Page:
With all these legends around on set, it wouldn’t surprise you to know that it was actually a lot of fun to film. Michael Biehn has been vocal about the movie’s shortcomings, calling it a “bubble gum version” as well as the problems with production, sacking Kevin Jarre, and bringing in George Cosmatos very early on — and even he still reflected on how much fun it was to make.
It wasn’t just the making of the movie that was fun but the film itself. Helped by its excellent script and some equally great performances but some of the world’s best actors. The fun they had on set definitely translated onto the screen, and as Michael Biehn puts it, “By the time it got cut together, and I saw it, I thought it was really good.” The audience clearly felt the fun too as it got a lot of laughs. Perhaps it was the gun twirling or the excellent script that people could quote. The characters enjoyed their roles and played them well, which added to the fun and enjoyment.
A Favorite Character
For Michael Biehn, the role of Johnny Ringo was a chance of a lifetime. He said he loved playing his character and really connected to his personality. It was a challenging role as Johnny was a complex character, though he enjoyed it nevertheless. If he had to rank his favorite parts, Johnny Ringo would have been near the top along with his portrayal of Kyle Reese from "The Terminator". It’s no coincidence that Biehn has a special fondness for these roles, as these two characters actually have a lot in common.
Biehn says that Reese was almost a futuristic version of Johnny Ringo and there were many similarities in their characters. It’s no surprise then that Biehn would connect with these two characters and rank them among his favorite to play. He certainly did the job well as they are two iconic characters from equally legendary movies.
Tombstone Was the “Bubble Gum” Version of a Western
While Michael Biehn had a lot of praise for "Tombstone", he did also have some criticism. The actor recognized the film’s contribution to re-energizing the Western film genre in the early ’90s, but said that the film, “ain’t history”. And even though he enjoyed his role as Johnny Ringo and his time on set, he compared it to “the latest pop hit.” Perhaps he feels that "Tombstone" is a watered-down version of other Western classics?
He does, however, credit Kevin Jarre, who wrote the script. According to Biehn, "Tombstone" was a success because it had a great script and that’s why it was played by such Hollywood greats like Kurt Russell and Val Kilmer. The cast was filled with big names, each of them giving the performance of their careers. These screen legends included Sam Elliott who has since been nominated for an Oscar, Billy Paxton, Billy Zane, Thomas Haden Church, Jason Priestly, Powers Boothe, Frank Stallone, and even Billy Bob Thornton.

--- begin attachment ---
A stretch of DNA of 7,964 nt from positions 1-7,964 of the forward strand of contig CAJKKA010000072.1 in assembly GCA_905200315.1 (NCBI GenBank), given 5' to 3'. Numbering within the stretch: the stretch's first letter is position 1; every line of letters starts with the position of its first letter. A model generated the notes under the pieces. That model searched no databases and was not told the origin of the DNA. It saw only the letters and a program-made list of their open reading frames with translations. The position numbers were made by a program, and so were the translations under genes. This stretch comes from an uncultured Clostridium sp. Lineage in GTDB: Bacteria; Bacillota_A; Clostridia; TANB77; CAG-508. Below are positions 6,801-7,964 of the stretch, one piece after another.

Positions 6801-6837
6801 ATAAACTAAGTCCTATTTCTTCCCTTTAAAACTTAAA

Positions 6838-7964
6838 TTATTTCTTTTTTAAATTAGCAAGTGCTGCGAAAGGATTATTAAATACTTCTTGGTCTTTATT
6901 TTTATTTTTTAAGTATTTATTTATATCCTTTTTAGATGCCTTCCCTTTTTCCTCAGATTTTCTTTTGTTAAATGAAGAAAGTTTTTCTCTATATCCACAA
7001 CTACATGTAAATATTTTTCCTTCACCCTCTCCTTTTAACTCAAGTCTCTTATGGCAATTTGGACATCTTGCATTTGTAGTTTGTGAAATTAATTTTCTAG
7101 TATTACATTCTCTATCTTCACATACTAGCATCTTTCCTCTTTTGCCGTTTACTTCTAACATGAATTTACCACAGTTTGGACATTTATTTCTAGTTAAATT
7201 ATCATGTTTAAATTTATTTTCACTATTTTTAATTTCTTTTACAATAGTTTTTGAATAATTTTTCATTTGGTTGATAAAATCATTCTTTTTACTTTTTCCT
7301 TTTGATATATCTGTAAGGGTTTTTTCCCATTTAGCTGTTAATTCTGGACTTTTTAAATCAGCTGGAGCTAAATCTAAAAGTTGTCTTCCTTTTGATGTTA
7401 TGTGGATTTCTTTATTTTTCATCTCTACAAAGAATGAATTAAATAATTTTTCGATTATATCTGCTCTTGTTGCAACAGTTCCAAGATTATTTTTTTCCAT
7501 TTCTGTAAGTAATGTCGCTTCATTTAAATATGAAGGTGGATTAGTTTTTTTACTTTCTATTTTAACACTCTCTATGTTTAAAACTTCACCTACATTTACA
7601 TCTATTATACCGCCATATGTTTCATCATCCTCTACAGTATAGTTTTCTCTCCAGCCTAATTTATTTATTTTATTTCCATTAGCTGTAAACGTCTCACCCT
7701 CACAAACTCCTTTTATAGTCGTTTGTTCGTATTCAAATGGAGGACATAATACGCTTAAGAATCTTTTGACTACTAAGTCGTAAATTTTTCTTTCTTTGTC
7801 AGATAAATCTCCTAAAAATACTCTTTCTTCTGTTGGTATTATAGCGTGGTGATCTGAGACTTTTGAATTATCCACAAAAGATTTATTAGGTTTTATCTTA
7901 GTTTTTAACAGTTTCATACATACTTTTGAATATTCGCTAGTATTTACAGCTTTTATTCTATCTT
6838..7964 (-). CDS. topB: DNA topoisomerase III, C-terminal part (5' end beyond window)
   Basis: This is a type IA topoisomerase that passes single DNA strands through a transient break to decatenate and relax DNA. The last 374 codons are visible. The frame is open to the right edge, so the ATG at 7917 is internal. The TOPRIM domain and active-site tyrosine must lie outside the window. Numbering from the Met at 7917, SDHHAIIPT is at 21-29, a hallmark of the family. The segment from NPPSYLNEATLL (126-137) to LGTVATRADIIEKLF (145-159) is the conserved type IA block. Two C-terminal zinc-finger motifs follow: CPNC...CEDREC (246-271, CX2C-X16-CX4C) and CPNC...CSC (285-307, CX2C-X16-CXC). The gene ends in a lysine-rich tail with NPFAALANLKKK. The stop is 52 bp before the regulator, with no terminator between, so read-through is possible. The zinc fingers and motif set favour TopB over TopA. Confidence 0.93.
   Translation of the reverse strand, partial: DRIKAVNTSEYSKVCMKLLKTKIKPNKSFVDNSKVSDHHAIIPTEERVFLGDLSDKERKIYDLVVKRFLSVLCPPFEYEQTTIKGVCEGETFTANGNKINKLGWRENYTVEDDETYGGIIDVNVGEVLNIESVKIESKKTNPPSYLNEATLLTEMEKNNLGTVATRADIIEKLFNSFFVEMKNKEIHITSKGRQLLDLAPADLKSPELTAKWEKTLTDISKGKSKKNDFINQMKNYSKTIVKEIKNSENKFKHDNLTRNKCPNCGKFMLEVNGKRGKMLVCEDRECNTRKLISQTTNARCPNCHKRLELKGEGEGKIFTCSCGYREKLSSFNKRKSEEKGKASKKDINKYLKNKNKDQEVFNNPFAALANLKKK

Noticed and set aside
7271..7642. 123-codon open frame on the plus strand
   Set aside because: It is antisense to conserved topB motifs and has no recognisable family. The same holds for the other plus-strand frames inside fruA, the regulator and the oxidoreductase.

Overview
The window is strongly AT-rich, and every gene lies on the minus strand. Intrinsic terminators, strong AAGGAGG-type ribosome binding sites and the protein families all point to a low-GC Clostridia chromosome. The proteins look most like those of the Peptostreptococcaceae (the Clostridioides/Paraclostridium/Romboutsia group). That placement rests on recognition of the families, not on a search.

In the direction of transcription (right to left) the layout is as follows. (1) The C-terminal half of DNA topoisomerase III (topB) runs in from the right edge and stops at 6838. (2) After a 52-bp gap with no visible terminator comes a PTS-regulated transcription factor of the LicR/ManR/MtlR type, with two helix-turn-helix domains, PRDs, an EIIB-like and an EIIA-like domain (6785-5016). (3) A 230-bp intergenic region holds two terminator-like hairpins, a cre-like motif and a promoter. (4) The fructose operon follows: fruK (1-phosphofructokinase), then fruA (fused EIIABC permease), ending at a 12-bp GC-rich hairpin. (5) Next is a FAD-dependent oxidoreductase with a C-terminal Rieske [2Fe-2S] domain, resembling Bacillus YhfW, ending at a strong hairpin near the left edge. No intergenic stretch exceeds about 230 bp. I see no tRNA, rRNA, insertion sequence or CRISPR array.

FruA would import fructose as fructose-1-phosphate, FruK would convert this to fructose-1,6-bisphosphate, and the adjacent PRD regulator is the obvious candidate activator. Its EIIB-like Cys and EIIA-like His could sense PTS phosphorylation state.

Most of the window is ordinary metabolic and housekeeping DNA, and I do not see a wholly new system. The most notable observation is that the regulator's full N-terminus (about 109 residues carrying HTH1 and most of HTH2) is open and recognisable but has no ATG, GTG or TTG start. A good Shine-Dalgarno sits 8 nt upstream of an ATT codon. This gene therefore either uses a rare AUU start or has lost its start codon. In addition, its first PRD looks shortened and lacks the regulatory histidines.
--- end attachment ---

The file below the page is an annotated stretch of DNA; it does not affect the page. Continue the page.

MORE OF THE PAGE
(Almost) Everyone Grew Their Own Mustache
You may have realized this when watching the movie, almost the entire male cast have mustaches. Moreover, they are the same kind of mustache that curls up at the end. Michael Biehn explained that the writer, Kevin Jarre, had a vision about how the mustaches should look and that he wanted them to curl up. To do this, you have to grow the mustache long enough, so then you can use wax on the ends to curl it. Perhaps it was for authenticity purposes, but almost everyone grew their own mustache for the film.
Talking about the mustaches, Michael Biehn said that everyone was pretty proud that they grew their own mustache. Jon Tenney, however, was the exception as he had a commitment to another project which required another style of facial hair. As Biehn added, he thought Tenney always felt a little bit like the small dog of the group because it wasn’t his real mustache.
Kevin Jarre Wanted Complete Creative Control
As the writer of a movie script and being the director, you would think that you would have the prerogative to demand things be a certain way. For Kevin Jarre, this was precisely the thing that got him fired off the set of "Tombstone". It couldn’t have been easy losing that vision from the movie, and Michael Biehn describes this as being one of the hardest times.
The cast must have felt the void and certainly felt sad over Jarre’s departure. Every aspect of that movie was envisioned by that director and it is hard not to convey it. He just wanted everything to be the way he imagined it. He was there from script to casting and the early stages of production. He had a hand on everything from saddles and spurs to even mustache length. Ultimately, it was because of his rigidity on the set, that the actors felt so creatively stifled. As a result, Jarre was fired from the movie, and George P. Cosmatos was brought in to replace him.